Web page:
Cubs' Happ still dealing with challenges of switch-hitting
One challenge for the switch-hitting Ian Happ over the years is to be as strong from the right side as he is from the left side. Since there are far more right-handed pitchers in the majors, he ends up batting left-handed more often.
"It is difficult when you're not getting as many at-bats to keep your eyes fresh from that side," Happ said. "And it would seem like they're similar and if you're seeing the ball from the left side of the plate, it should naturally work the other way but it doesn't. I wish it did."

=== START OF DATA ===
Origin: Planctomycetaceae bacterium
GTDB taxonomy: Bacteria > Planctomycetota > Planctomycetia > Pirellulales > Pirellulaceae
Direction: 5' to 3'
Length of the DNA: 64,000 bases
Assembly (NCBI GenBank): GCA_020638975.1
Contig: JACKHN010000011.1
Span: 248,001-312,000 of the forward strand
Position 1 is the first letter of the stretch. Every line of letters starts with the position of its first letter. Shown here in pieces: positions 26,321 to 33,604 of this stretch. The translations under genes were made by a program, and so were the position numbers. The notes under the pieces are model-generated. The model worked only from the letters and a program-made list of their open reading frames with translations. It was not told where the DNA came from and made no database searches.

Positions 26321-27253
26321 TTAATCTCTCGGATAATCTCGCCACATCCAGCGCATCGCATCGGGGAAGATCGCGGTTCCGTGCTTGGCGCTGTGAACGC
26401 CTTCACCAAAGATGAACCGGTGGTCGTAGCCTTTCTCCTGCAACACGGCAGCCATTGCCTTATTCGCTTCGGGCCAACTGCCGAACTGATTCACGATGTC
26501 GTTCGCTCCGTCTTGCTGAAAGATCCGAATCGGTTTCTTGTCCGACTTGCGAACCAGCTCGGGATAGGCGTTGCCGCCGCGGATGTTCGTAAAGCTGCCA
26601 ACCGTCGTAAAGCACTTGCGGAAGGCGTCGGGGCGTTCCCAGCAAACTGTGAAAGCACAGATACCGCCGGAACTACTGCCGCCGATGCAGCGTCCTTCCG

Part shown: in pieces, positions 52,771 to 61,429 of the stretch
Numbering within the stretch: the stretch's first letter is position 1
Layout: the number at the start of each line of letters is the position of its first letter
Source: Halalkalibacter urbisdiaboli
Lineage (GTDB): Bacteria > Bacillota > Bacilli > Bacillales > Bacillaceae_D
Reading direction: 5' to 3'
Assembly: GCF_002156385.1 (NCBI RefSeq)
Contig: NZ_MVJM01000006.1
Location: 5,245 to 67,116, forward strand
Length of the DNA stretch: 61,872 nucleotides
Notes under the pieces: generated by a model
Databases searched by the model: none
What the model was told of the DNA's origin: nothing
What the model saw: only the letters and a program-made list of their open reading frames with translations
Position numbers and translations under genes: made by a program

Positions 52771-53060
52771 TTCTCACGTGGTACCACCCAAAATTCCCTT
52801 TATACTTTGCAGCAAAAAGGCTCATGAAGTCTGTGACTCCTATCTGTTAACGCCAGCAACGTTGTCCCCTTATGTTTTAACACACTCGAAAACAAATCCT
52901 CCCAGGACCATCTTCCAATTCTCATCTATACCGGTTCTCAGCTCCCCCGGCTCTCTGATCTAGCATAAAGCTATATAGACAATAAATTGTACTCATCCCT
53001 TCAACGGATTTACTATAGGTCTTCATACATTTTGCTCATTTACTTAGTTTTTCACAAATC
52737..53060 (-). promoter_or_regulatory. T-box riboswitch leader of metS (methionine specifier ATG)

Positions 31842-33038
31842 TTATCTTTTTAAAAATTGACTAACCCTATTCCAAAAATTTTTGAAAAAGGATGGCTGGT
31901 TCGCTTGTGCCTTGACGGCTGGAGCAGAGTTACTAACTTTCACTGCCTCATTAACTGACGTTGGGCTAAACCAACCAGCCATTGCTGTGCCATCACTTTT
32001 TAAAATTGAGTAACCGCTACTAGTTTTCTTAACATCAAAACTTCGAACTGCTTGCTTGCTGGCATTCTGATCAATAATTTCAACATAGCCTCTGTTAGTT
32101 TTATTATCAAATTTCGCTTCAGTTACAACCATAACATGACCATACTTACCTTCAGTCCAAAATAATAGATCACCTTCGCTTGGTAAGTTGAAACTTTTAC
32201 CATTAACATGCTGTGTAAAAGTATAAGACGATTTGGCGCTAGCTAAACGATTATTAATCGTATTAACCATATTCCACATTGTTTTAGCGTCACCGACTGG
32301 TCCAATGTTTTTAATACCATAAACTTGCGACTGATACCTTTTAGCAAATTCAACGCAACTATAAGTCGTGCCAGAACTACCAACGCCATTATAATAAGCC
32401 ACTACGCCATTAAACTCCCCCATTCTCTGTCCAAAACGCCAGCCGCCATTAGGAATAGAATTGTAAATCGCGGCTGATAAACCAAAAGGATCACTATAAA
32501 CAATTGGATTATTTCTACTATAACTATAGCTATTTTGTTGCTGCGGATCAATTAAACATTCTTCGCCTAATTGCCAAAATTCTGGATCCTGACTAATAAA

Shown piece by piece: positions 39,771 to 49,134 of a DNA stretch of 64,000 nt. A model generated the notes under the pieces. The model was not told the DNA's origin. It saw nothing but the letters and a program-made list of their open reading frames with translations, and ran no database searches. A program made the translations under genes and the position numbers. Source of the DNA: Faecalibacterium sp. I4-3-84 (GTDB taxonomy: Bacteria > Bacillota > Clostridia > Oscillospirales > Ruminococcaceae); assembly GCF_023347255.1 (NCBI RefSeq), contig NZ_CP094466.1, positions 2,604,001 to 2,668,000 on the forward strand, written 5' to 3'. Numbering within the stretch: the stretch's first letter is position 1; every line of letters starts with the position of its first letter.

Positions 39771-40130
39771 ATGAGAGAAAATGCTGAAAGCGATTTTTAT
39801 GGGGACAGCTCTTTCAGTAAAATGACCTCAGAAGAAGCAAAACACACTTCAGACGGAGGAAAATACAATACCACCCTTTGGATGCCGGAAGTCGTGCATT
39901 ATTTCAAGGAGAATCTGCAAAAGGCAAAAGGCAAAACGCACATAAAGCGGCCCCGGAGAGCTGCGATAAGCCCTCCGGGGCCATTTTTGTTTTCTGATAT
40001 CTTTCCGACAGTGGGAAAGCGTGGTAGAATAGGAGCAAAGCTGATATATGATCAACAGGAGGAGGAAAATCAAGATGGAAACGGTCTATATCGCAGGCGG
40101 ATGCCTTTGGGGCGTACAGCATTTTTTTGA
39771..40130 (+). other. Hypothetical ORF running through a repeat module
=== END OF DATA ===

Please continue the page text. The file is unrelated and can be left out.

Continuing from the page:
Happ, a natural right-hander, has a higher batting average from the right side this year. Over his career, Happ has hit 57 of his 68 home runs from the left side. The Mount Lebanon, Pa., native talked about how he got start switch-hitting.
"I started when I was eight years old," Happ said. "My brother was 14 and he was trying to do it. Didn't stick with it, but made sure that I did. So I worked on it from 8 until 14 and then started full-time in games as a freshman in high school.
"Never really looked back. Got to college (at Cincinnati) and my freshman year, freshman fall was struggling a little bit and coach told me it might be to my benefit to just hit right-handed. Luckily we had a long conversation and I decided to continue switch-hitting and make sure I could prove myself in that realm."